In one or more embodiments, the soft actuators bend upon fluid pressurization, or the soft actuators elongate upon fluid pressurization.

In one or more embodiments, the retractor includes a plurality of flexible sheets spanning the actuators and secured at intervals along the length of the actuators, wherein upon elongation of the actuator, expansion occurs primarily between the flexible sheets.

In one or more embodiments, the soft actuators are sized for insertion into an incision, wound or trochar.

In one or more embodiments, the distance is selected to span the thickness of a wall thickness of a body cavity, or the distance is selected to displace an anatomical structure within a body cavity.

In one or more embodiments, the flexible sheet is a plastic sheet, or the flexible sheet is a molded elastomer.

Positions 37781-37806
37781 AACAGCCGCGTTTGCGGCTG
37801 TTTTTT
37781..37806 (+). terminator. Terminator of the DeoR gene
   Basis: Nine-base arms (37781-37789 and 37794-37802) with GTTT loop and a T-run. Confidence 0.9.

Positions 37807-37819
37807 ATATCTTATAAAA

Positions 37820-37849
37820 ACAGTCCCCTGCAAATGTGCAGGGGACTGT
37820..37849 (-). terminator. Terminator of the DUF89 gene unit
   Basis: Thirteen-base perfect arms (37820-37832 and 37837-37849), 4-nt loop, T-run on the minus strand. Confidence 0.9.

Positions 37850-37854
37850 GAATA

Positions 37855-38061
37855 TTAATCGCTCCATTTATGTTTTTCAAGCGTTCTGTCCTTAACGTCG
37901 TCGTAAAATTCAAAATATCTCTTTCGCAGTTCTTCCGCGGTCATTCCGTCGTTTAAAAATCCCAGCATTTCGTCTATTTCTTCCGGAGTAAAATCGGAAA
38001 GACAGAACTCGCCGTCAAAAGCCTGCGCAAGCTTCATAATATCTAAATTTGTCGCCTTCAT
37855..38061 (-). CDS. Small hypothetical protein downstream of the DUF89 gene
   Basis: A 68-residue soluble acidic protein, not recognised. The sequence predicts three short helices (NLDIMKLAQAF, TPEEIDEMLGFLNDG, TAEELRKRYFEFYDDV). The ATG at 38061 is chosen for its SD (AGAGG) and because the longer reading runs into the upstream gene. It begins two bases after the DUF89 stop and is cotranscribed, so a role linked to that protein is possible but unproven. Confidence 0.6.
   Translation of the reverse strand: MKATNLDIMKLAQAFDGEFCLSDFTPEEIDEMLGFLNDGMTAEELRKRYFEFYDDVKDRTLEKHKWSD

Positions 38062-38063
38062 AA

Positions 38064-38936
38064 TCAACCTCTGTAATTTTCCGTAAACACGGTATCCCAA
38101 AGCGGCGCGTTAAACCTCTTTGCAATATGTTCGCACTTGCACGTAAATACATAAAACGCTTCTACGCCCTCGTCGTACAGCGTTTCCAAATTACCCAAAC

In any of the preceding embodiments, protruding features are incorporated into the flexible sheet.

In one or more embodiments, the flexible sheet can be plastically deformed to change the orientation and/or spacing of the soft actuators.

In one or more embodiments, the flexible sheet includes a reversible connective interface to change the spacing and/or orientation of the soft actuators and the reversible connective interface is selected from the group of hook and loop, reversible adhesives, and a pull string or adjustable cording.

In one or more embodiments, the soft material retractor further includes a flexible sleeve secured to the flexible sheet, wherein the at least two actuators are housed within the flexible sleeve.